OAG (or self-guiding or on-axis guiding) is THE solution for differential flexure. With a sensitive guide camera, there's no reason not to use it if you can. You will have no trouble finding guide stars.

#11 PenumbraX

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Posted 30 January 2013 - 03:24 PM

I'd love a Lodestar, but its nearly twice as expensive than the SSAG with 50mm guidescope. Have others had issues with the SSAG + 50mm guidescope and differential flexure in my particular setup (or something similar)?

What would be a recommended OAG + camera setup (other than the Lodestar) that would be around, say $600 (could be more I suppose)? What have others had success with?

#12 vpcirc

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Posted 30 January 2013 - 03:37 PM

If you're going with the Orion, do not get the combo planetary imager, just the straight SSAG. The Atlas mount has been somewhat prone with problems. It's going to limit your ability to take long exposures. I personally believe 60% of the money spent should be in the mount. I learned the hard way and wanted to put everything into as much aperture as possible and bought a low end mount. I became frustrated very quickly. With a small refractor OAG is unnecessary and a waste of resources. Since you're new, I would suggest looking at used cameras on the classified sites to start. You'll save a lot of $$$. Spending more money on the camera than the mount is not a good choice. Without a stable platform that tracks accurately not much else matters.

#13 neptun2

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Posted 30 January 2013 - 05:15 PM

I highly recommend for example used meade dsi 2 camera as autoguider. I use such and it is as sensitive as lodestar. Unfortunately i bought mine several years ago and can't remember what was the price second hand.

#14 NorthBoundTrain

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Posted 31 January 2013 - 02:00 AM

The Atlas mount has been somewhat prone with problems. It's going to limit your ability to take long exposures.


First off, I respect your opinion and though I do agree the mount is the foundation on which imaging can become either a joy or a nightmare & is easily the single most important part of any imaging rig. I do not see how an Atlas is going to "limit your ability to take long exposures". Especially with a guiding setup, it is easy to reach into the 15-25min range. With all things this comes with practice ie. learning how to correctly PA, drift align, balance etc..

Just my :penny: :penny: based on personal experience as well as others.

#15 Fogboundturtle

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Posted 31 January 2013 - 02:14 AM

Don't let the CN people spend all your money. That's my advice

#16 mmalik

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Posted 31 January 2013 - 04:55 AM

My suggestions for OAG/Piggy guiding:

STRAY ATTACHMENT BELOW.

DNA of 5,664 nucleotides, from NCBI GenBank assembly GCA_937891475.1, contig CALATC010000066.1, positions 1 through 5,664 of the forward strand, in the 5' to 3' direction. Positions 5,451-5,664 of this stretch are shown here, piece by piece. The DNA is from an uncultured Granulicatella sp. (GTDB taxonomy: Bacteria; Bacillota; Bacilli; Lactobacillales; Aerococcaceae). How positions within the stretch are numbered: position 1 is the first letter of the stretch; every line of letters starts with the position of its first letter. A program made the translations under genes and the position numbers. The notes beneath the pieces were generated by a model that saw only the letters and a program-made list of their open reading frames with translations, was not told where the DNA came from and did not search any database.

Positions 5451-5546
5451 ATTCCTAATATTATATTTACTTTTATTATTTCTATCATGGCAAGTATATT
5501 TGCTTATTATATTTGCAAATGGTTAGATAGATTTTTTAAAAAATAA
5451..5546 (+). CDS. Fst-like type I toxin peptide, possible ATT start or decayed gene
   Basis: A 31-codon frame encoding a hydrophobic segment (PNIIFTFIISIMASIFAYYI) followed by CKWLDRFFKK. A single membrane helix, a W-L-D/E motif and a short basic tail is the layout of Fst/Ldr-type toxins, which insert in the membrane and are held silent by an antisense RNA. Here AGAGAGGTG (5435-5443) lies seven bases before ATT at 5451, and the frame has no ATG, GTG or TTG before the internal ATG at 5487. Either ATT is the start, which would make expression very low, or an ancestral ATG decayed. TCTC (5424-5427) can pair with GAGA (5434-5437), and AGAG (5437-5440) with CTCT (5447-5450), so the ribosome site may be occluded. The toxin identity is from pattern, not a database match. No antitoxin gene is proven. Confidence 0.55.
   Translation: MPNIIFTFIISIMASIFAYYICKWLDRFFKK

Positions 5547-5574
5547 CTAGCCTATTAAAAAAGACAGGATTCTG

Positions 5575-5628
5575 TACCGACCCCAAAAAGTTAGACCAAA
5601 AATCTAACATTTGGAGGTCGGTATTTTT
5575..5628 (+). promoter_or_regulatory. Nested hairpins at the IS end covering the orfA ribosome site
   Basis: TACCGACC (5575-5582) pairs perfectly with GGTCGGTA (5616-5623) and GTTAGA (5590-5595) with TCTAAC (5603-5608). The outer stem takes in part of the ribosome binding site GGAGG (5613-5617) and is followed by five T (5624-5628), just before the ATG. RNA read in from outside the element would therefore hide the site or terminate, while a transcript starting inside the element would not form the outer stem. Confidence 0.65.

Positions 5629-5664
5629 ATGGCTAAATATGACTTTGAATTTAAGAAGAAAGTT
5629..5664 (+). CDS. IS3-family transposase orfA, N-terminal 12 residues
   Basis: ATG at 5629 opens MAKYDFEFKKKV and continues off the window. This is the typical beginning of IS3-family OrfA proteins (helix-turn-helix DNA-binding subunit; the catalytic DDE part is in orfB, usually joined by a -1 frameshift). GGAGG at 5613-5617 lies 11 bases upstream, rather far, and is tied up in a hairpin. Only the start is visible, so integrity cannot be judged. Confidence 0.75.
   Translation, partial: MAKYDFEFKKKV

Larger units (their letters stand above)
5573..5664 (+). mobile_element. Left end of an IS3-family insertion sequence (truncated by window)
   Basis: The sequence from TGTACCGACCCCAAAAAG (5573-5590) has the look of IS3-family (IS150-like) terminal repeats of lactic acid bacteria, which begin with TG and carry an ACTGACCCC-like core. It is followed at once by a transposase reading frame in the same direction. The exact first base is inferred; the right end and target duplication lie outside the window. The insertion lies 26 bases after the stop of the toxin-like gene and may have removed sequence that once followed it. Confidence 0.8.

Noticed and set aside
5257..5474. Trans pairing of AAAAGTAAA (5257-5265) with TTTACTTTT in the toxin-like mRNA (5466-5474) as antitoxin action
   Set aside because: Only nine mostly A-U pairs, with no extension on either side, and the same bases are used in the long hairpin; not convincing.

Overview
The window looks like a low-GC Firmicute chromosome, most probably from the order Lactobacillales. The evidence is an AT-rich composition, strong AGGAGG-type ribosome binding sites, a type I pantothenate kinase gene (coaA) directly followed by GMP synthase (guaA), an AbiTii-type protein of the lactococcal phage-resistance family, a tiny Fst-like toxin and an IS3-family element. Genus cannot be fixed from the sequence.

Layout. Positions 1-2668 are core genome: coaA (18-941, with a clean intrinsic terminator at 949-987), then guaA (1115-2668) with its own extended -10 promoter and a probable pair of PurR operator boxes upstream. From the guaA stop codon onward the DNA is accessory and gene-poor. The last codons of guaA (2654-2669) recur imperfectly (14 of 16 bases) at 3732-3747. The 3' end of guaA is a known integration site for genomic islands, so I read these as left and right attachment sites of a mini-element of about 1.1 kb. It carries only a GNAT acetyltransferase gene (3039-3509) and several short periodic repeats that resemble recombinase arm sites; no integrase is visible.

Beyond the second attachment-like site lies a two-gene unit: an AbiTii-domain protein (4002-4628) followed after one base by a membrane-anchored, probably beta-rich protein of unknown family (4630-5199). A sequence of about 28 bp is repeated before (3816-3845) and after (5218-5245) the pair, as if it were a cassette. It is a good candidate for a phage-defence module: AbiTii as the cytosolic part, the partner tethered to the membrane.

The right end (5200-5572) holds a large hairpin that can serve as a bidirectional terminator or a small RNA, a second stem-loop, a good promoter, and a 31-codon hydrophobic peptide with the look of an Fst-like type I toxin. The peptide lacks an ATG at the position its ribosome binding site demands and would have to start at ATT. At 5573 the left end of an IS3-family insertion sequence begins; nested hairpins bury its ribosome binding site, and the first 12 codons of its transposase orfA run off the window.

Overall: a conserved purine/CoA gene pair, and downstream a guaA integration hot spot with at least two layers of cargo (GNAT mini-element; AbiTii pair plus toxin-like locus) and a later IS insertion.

OAG:
ST-i Mono...

Piggy Options:
1. ST-i Guiding Kit... + ST-i Mono...
OR...
2. This... or this... from Orion (go for 80mm guide scope if your setup allows)

Read some relevant discussions here..., here... and here.....

If you go for DSLR imaging, a DSLR idea here....

As others have suggested, single most critical piece of the puzzle is the mount; spend most time/effort selecting the right mount for imaging; a discussion here.... Hope this helps. Thx


On a side note, some image processing instructions here....

#17 shams42

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Posted 31 January 2013 - 11:41 AM

Have others had issues with the SSAG + 50mm guidescope and differential flexure in my particular setup (or something similar)?


I think your proposed setup is the best one for guiding with an external guidescope. Though nothing is as good as OAG, your flexure will probably be minimal depending on how your mount the 50mm scope.

Now if you were going to image with a mirror scope, especially a Schmidt-Cassegrain, I would not advise an external guidescope.

#18 andysea

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Posted 31 January 2013 - 10:40 PM

My suggestion is to get hight quality equipment. This way you will only spend once. I've gone through that same process.

#19 hytham

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Posted 01 February 2013 - 03:08 AM

Spend it on the mount!

If I could go back I would have an EM-400 Temma II or a Paramount MX (on sale for $8000).

#20 PenumbraX

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Posted 01 February 2013 - 11:57 PM

Thanks all for your input! You have given me something to ponder over. Looking forward to this new challenge. I've always wanted to do something like this.

#21 andysea

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Posted 02 February 2013 - 12:51 AM

Spend it on the mount!

If I could go back I would have an EM-400 Temma II or a Paramount MX (on sale for $8000).


Oh yeah! you can't go wrong with a good mount:)